DAKAR, (Tierramérica).- A new injection of resources for recovery of the ozone layer, which protects Earth from the Sun's harmful ultraviolet rays, was approved in Senegal's capital during a meeting of the signatory countries of the Montreal Protocol.
The Multilateral Fund for the Implementation of the Montreal Protocol was refinanced for the 2006-2008 period with 470 million dollars, which will permit a series of programs for curbing the production and use of ozone-depleting substances. These have a direct impact on human health.
The thinning of the atmospheric ozone layer contributes to higher rates of eye problems, like cataracts, and skin cancer and other health and environmental problems the world over, Rajendra Shende, director of OzonAction, told Tierramérica. OzonAction is part of the United Nations Environment Program, which hosted the Dakar meeting, Dec. 12-16.
The Montreal Protocol, signed in 1987, regulates the production and use of ozone-depleting substances and is considered "the most successful international environmental treaty," according to UNEP's Bakary Kante.
Super Pipeline Worries Environmentalists
RIO DE JANEIRO, (Tierramérica).- The "super-pipeline" planned for distributing gas "from the Caribbean to Patagonia" could have disastrous effects, says Roberto Smeraldi, coordinator of Friends of the Earth - Brazilian Amazon.
Land disputes, expulsion of residents, crossing indigenous territories and protected areas, violence and deforestation are potential consequences of the pipeline, said Smeraldi in a Tierramérica interview. He said widespread public hearings are needed to assess impacts at the local, regional and continental scale, in an "unprecedented process."
The construction of the gas pipeline -- some 8,000 km long and costing 17 billion dollars -- was agreed by the presidents of Argentina, Brazil and Venezuela at the Mercosur (Southern Common Market) summit Dec. 6-9 in Montevideo.
Once finalized, "it will have a terrible impact," said Elisángela Paim, of the Brazilian Forum of NGOs and Social Movements, and member of a network that tracks megaprojects in the region.
Less Regulation of Big Investors
BUENOS AIRES, (Tierramérica).- Neighborhood organizations in the southern Argentine province of Chubut are warning against new legislation that would reduce environmental controls of major investment projects.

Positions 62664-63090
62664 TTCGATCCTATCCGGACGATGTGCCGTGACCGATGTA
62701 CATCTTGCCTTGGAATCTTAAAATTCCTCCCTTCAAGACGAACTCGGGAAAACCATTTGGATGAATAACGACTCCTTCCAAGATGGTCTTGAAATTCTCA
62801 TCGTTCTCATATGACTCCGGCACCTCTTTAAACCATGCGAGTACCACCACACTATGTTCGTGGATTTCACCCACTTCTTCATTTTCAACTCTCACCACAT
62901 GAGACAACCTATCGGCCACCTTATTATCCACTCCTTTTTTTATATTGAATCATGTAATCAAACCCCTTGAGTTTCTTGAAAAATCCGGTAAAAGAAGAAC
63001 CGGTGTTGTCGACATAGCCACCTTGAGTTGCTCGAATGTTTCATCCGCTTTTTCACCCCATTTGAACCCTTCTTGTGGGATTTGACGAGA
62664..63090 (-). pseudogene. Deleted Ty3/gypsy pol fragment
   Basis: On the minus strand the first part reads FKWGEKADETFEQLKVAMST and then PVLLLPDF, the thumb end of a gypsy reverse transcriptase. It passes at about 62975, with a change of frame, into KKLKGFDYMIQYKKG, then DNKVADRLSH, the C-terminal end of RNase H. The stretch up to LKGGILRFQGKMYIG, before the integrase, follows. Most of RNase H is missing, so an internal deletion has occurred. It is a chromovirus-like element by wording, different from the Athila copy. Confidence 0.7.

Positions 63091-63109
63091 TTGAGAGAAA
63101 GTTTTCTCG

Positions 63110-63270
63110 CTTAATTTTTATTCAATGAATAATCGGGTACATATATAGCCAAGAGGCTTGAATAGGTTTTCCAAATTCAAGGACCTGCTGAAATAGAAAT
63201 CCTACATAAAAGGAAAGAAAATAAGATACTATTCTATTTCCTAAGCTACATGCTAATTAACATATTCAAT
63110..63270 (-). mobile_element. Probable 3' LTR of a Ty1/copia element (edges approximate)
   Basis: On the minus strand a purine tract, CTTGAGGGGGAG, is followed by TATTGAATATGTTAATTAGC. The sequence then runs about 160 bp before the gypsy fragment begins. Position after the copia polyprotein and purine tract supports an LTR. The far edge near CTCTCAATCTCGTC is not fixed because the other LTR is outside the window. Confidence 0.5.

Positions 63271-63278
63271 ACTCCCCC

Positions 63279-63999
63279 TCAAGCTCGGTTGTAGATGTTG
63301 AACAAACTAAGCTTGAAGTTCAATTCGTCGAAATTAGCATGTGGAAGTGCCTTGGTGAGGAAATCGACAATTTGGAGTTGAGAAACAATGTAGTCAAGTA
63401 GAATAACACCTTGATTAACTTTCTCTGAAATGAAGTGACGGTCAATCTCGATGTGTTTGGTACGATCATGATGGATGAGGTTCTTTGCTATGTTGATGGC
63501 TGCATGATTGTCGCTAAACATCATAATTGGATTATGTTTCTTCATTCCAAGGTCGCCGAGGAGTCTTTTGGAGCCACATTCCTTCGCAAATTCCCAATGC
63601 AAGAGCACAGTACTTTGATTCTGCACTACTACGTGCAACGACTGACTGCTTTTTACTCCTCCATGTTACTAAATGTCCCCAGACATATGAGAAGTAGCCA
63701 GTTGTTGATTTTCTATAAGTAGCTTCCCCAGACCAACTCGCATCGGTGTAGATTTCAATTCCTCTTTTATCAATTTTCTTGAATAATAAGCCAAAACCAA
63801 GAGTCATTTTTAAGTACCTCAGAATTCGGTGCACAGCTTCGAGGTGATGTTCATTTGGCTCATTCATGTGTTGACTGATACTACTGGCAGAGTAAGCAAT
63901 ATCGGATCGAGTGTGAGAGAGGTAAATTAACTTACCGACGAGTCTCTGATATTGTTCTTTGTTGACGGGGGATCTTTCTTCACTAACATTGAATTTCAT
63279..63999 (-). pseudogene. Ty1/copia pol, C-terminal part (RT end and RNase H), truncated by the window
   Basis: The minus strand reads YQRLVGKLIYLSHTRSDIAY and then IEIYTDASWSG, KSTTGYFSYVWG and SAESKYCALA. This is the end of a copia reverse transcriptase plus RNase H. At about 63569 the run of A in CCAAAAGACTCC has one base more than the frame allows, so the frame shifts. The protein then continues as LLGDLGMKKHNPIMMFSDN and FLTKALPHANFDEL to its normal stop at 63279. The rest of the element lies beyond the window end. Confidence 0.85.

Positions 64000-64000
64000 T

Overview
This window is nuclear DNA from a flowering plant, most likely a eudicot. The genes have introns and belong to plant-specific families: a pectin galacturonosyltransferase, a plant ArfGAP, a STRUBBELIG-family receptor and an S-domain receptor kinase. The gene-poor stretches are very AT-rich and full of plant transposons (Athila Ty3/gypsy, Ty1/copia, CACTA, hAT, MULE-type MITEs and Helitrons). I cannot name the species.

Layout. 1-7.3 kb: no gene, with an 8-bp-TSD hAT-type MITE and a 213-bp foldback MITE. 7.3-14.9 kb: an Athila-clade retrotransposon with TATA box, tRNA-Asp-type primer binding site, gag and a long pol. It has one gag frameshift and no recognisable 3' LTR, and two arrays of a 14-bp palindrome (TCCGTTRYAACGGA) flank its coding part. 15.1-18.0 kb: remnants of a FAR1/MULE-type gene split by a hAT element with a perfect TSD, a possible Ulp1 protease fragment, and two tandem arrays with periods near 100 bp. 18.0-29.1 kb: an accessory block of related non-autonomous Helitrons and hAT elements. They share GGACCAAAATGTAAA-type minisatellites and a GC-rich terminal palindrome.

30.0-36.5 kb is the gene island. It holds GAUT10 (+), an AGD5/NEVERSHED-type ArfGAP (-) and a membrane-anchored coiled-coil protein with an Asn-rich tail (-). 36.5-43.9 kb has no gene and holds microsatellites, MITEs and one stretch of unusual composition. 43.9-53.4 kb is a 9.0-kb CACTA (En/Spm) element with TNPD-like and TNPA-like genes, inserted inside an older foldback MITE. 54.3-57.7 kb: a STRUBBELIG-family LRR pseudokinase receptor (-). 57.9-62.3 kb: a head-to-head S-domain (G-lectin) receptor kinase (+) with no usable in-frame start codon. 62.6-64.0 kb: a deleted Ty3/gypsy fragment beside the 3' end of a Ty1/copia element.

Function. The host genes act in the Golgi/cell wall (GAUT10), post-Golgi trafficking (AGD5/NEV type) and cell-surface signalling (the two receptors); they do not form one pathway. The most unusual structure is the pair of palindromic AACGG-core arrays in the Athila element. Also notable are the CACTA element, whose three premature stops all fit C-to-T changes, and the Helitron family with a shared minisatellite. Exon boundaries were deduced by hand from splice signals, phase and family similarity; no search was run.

The new Environment Code for Chubut, which is to take effect in 2006, overturns the legislative decrees that regulate the application of the laws themselves.
"This is no accident," Gustavo Macayo, a lawyer with the Chubut neighborhood association, told Tierramérica. "We have more than 200 mining projects underway in Chubut, and this contributes to limiting controls."
The new law ignores requirements for environmental impact studies and limits the right to file complaints against the projects.
"For the corporations it will be a protective umbrella, and for the citizens it will mean fewer tools to protect themselves and the environment," he said.
Indians in Dispute over Deforestation
GUATEMALA CITY, (Tierramérica).- Residents of the indigenous villages of Canchún and Mangales are resisting the deforestation of an extensive pine forest by the people of Chitucán, located in the northern Guatemalan department of Baja Verapaz.
The Chitucán residents say that cutting down the trees will open a way to the urban area, and promote development in the region, given that there are no institutions or organizations concerned with the zone's progress, says Valerio Tista, who is in favor of the project.
But the initiative will be harmful and leave them without a water source, Juan Sic Sanchez, who is anti-deforestation, told Tierramérica.
In addition to creating a road, the people of Chitucán hope to sell the lumber produced by cutting down the trees. *Source: Inter Press Service.
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